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Alfredo Quarto, Mangrove Action Project(NGO)

Photographer Profile: Alfredo Quarto

Alfredo Quarto
Mangrove Action Project (NGO)

Alfredo Quarto, Executive Director and Co-Founder of the Mangrove Action Project, is a veteran campaigner with over 25 years experience working on international environmental and social justice issues. His experiences range over many different countries and several environmental organizations, with a long-term focus on marine ecology, forestry and human rights. Quarto has spoken on mangrove conservation issues at the UN, international fora and workshops, the American Museum of Natural History, universities and colleges, high schools and grade schools, churches and other organizations.

Before MAP, he was an aerospace engineer working for Boeing Company, which he quit to work full time as an activist with Greenpeace (1977-1984), then Project Director for the Freedom Fund (1984-1989), and then Executive Director of the Ancient Forest Chautauqua (1990-91)-- a multi-media traveling forum with events in 30 West Coast cities on behalf of old-growth forests and indigenous dwellers. He was also a free-lance photo-journalist whose published works on mangrove forest/shrimp aquaculture issues have appeared in Cultural Survival Quarterly, E-Magazine, Wild Earth, Science, Biodiversity, the Earth Island Journal, Dollars and Sense, Tiempo, Bangkok Post, Earth First Journal, Aquaculture Asia, and Shrimp News International, to name a few. He also has chapters included in two books, including An International Perspective on Wetland Rehabilitation (Kluwer Academic Publishers, 1999).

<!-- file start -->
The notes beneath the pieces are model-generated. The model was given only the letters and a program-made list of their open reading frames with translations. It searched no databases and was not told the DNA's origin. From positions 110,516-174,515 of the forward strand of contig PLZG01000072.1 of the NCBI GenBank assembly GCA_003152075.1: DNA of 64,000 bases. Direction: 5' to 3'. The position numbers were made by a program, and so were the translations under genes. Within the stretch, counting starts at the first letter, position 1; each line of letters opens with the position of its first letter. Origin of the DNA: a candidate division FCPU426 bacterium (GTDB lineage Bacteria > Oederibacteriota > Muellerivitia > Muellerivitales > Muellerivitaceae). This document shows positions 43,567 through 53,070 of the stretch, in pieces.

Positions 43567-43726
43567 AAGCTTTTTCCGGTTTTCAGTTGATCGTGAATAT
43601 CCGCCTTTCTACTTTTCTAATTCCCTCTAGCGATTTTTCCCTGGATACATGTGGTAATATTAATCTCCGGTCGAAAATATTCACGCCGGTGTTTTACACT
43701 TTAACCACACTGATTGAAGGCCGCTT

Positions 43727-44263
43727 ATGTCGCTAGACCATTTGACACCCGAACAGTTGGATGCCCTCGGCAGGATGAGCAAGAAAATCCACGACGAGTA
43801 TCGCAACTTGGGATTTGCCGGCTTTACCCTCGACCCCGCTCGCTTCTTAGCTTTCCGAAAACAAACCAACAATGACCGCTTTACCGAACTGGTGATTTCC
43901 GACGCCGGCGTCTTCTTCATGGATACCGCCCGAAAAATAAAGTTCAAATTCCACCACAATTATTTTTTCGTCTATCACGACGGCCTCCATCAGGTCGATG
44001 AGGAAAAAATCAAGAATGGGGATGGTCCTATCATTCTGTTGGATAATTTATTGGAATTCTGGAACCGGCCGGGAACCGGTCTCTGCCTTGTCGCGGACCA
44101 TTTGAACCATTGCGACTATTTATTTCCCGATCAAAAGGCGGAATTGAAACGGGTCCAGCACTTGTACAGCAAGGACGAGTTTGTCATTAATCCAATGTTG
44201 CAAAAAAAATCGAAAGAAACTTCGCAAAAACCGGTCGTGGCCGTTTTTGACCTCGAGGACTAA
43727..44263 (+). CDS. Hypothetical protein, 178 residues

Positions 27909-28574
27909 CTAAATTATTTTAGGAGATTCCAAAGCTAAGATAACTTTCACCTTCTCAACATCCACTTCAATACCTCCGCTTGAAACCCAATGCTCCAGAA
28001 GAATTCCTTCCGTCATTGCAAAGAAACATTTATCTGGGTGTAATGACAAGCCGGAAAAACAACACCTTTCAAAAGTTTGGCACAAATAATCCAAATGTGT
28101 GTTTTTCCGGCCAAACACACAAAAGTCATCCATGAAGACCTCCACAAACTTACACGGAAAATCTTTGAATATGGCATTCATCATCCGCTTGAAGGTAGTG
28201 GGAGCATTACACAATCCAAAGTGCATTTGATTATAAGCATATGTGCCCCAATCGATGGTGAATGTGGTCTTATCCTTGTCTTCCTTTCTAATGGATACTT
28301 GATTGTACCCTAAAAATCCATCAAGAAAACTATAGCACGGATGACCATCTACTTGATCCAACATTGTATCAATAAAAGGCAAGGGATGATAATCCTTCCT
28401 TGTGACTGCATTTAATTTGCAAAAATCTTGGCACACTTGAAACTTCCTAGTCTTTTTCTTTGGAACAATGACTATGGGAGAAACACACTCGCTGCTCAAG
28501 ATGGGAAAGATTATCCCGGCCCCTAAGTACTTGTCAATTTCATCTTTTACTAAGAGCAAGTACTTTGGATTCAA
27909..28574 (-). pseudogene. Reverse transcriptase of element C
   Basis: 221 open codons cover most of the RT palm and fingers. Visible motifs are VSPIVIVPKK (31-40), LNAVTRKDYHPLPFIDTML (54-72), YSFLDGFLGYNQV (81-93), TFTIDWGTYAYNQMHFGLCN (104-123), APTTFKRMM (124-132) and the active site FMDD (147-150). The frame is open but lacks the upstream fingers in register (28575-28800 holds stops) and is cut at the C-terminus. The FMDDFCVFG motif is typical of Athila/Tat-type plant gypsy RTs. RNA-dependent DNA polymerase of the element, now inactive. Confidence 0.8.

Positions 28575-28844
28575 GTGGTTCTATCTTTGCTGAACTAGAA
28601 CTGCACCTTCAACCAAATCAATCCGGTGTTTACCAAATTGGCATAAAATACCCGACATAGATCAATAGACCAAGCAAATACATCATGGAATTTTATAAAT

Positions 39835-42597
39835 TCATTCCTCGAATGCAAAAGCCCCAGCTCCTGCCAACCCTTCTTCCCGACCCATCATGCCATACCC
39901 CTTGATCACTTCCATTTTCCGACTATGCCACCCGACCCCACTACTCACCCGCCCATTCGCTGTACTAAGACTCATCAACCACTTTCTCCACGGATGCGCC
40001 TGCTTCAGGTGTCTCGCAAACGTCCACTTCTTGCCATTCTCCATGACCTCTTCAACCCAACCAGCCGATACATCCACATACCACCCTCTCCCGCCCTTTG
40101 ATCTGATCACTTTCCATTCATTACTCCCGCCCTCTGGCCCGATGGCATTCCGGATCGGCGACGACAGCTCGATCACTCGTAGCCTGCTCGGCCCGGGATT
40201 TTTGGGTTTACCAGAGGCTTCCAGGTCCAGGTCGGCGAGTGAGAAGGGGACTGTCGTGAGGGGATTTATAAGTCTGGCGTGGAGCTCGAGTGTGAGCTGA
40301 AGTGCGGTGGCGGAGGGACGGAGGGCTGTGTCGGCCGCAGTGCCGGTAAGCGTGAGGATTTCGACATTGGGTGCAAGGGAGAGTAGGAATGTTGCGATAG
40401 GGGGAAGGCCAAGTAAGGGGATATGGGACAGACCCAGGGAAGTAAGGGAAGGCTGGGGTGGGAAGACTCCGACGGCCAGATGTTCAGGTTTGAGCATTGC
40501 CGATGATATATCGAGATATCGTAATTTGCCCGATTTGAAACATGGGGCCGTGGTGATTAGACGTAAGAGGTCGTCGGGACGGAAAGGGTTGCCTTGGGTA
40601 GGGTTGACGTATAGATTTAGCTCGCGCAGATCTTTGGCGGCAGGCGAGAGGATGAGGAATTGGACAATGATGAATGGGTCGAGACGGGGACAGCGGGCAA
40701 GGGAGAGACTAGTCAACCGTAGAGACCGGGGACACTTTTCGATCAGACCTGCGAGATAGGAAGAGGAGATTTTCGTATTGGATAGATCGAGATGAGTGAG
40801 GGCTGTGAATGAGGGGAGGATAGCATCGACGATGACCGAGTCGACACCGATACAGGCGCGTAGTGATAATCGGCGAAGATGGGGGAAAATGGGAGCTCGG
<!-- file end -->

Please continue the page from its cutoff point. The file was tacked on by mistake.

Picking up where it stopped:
Quarto was a 1970 graduate of Purdue University in Aeronautical and Astronautical Engineering, working for nearly 4 1/2 years for the Boeing Company as a jet propulsion systems analyst. He quit Boeing to work on environmental issues.

Although Quarto works at the grassroots level with international organizations and local communities, he also works at the "grassroots" level at home, where he lives with his Chilean wife and two children on the Olympic Peninsula on a small organic farm in Port Angeles, Washington.